Olga Grygier-Siddons caught up with Dennis Nally in Warsaw, Poland, to discuss our performance in FY 2014.
Olga: Before I start asking about how PwC performed in FY 2014, I’d like to hear how the year was for you personally.
Dennis: Well, just like everyone else in PwC, I’ve had a really busy year. I’ve visited many parts of the world, meeting with our clients, meeting with our people, meeting with regulators, hearing about developments first-hand. It’s been fascinating.
It’s also been a really positive year, with several key milestones: for example, we hired 45,000 people this year, a record high. We’ve also had a lot of business opportunities and launched some exciting new products and services in response to client needs. And, of course, we’ve made a number of key acquisitions. So I feel really good about what’s been achieved professionally, but personally as well.
Olga: So how did we perform as PwC during FY 2014?
Dennis: As you know it’s been a tough and very competitive market, but our overall results have been really good. Top-line revenue was up 6%, which I think says an awful lot about what we’re doing across the whole network.
Equally important, looking across our lines of service, again there’s a strong performance by all three, each exceeding FY 2013. Our Assurance practice was up 3%. Given what’s happening with competition and pricing, that’s a really great result. The Advisory business was up 10%, reflecting the demand across the whole network for both Consulting and Deals. And Tax was equally impressive, up 8% in a very challenging marketplace. So it’s a strong performance we can all be proud of.
Olga: Are there any particular bright spots or stars that you’d like to give credit to?
Dennis: One of the key megatrends is the economic shift from the developed to the developing world – and we have some really strong performances in developing markets. Whether you look at China, India, Brazil or Mexico, they all put in great performances this past year. But our successes in developed markets are equally impressive. Take Spain – a very competitive marketplace where our firm grew in double digits. It’s all about the strategy, and about what we’re doing to serve clients and make a difference. When we do that, the results just follow.
Olga: So, a pretty impressive performance. How can we sustain and grow next year?
Dennis: The marketplace will remain incredibly challenging in FY 2015. So we need to stay focused on what we’re doing for our clients to help them deal with their issues. We must also continue to innovate, and make sure we’ve got the right products, services and skills to help our clients be really successful in a challenging marketplace. And, of course, we need to keep enhancing the quality of our work.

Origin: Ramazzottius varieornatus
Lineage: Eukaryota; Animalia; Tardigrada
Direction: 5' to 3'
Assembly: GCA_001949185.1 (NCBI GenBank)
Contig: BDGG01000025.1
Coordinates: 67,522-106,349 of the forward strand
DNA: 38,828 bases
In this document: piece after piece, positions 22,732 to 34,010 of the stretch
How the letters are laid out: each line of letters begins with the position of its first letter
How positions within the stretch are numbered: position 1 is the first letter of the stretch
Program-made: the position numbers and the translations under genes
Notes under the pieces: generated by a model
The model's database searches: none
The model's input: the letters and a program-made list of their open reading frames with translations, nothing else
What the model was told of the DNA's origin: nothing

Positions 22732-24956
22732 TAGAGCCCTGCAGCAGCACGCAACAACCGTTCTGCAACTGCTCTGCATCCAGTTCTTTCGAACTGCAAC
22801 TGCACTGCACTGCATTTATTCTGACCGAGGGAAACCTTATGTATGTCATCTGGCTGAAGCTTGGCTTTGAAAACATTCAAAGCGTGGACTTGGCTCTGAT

We’re looking at a number of new areas that we think can make a further difference. Areas like data analytics, digitisation of our services, cyber security, and in particular new assurance-type services. It’s about focusing on making sure our services stay relevant and responsive to what our clients are seeking.
Olga: Let’s move on to the economic and business environment. Here in Europe, we started 2014 with a lot of optimism, but now things don’t look so promising. What’s your view on the global economy?
Dennis: I definitely think it’s better today than a year ago, despite some ups and downs. In Europe, you’re right that things are slowing down a little, particularly in major economies like France and Germany. But there’s a bright spot in the UK, while in Poland we’re expecting growth of about 3%. The US may not be growing as fast as hoped, but nonetheless it’s making progress.
However, as you say, there are challenges out there. Brazil previously had outstanding GDP growth, but has now slowed down. There are obviously issues in the Middle East as well. So there are pluses and minuses – pointing overall to a period of slower economic growth. That’s going to be the reality for the next several years.
Olga: Alongside economic challenges, we’re facing a lot of regulatory pressure. Here in Europe we’ve seen the regulators being especially active. As a network, are we well prepared for regulatory change?
Dennis: I’ve been in the profession 40 years, and this is probably the most challenging regulatory environment I’ve seen. Coming out of the financial crisis, we see regulators – not just here in Europe, but around the world – focusing on the changes needed to prevent another crisis. So what’s happening is no surprise, and is certainly not unique to our profession.
How well prepared are we? I think we’re on top of it and addressing the issues as best we can, whether around mandatory firm rotation or restriction of services. We’re committed to making the right decisions in the best interests not only of PwC, but also of our clients and stakeholders. It’s really about staying focused on quality and doing the things that make the most sense for the longer term.
Olga: Let’s turn to some of the things we’ve accomplished this year – particularly the acquisition of Booz & Company to create PwC Strategy&. How do you see us operating together?
Dennis: First off, I’m really proud of that acquisition – which was all about talent and responding to our clients’ needs. We could see our clients facing up to challenges stemming from the megatrends, and that they needed help not only in understanding the strategic implications of the megatrends, but also in addressing and dealing with the resulting issues. So that part of our business was being totally redefined, with clients wanting to go all the way from strategy to execution.